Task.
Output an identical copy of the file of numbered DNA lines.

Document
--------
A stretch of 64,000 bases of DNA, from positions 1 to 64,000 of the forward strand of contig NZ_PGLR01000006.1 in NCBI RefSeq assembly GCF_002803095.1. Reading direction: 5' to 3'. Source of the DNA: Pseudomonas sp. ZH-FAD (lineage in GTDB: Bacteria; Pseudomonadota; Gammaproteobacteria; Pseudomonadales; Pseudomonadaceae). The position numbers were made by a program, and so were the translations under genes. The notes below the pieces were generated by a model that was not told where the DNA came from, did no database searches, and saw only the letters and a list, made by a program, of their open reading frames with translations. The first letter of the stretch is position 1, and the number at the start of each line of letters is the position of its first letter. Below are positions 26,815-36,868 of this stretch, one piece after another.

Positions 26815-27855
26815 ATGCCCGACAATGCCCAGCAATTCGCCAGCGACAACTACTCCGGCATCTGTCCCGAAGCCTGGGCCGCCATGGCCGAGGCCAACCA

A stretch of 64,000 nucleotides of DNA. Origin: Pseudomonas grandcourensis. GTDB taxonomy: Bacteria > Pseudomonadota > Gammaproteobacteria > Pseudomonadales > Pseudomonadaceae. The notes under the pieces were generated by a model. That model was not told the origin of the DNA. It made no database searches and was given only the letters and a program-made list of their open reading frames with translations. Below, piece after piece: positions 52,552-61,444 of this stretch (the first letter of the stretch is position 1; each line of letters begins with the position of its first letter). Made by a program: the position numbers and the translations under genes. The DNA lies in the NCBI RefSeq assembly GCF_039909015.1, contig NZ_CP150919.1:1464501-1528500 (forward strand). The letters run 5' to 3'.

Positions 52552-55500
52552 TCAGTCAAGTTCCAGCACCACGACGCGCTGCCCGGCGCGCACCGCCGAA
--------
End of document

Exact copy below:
A stretch of 64,000 bases of DNA, from positions 1 to 64,000 of the forward strand of contig NZ_PGLR01000006.1 in NCBI RefSeq assembly GCF_002803095.1. Reading direction: 5' to 3'. Source of the DNA: Pseudomonas sp. ZH-FAD (lineage in GTDB: Bacteria; Pseudomonadota; Gammaproteobacteria; Pseudomonadales; Pseudomonadaceae). The position numbers were made by a program, and so were the translations under genes. The notes below the pieces were generated by a model that was not told where the DNA came from, did no database searches, and saw only the letters and a list, made by a program, of their open reading frames with translations. The first letter of the stretch is position 1, and the number at the start of each line of letters is the position of its first letter. Below are positions 26,815-36,868 of this stretch, one piece after another.

Positions 26815-27855
26815 ATGCCCGACAATGCCCAGCAATTCGCCAGCGACAACTACTCCGGCATCTGTCCCGAAGCCTGGGCCGCCATGGCCGAGGCCAACCA

A stretch of 64,000 nucleotides of DNA. Origin: Pseudomonas grandcourensis. GTDB taxonomy: Bacteria > Pseudomonadota > Gammaproteobacteria > Pseudomonadales > Pseudomonadaceae. The notes under the pieces were generated by a model. That model was not told the origin of the DNA. It made no database searches and was given only the letters and a program-made list of their open reading frames with translations. Below, piece after piece: positions 52,552-61,444 of this stretch (the first letter of the stretch is position 1; each line of letters begins with the position of its first letter). Made by a program: the position numbers and the translations under genes. The DNA lies in the NCBI RefSeq assembly GCF_039909015.1, contig NZ_CP150919.1:1464501-1528500 (forward strand). The letters run 5' to 3'.

Positions 52552-55500
52552 TCAGTCAAGTTCCAGCACCACGACGCGCTGCCCGGCGCGCACCGCCGAA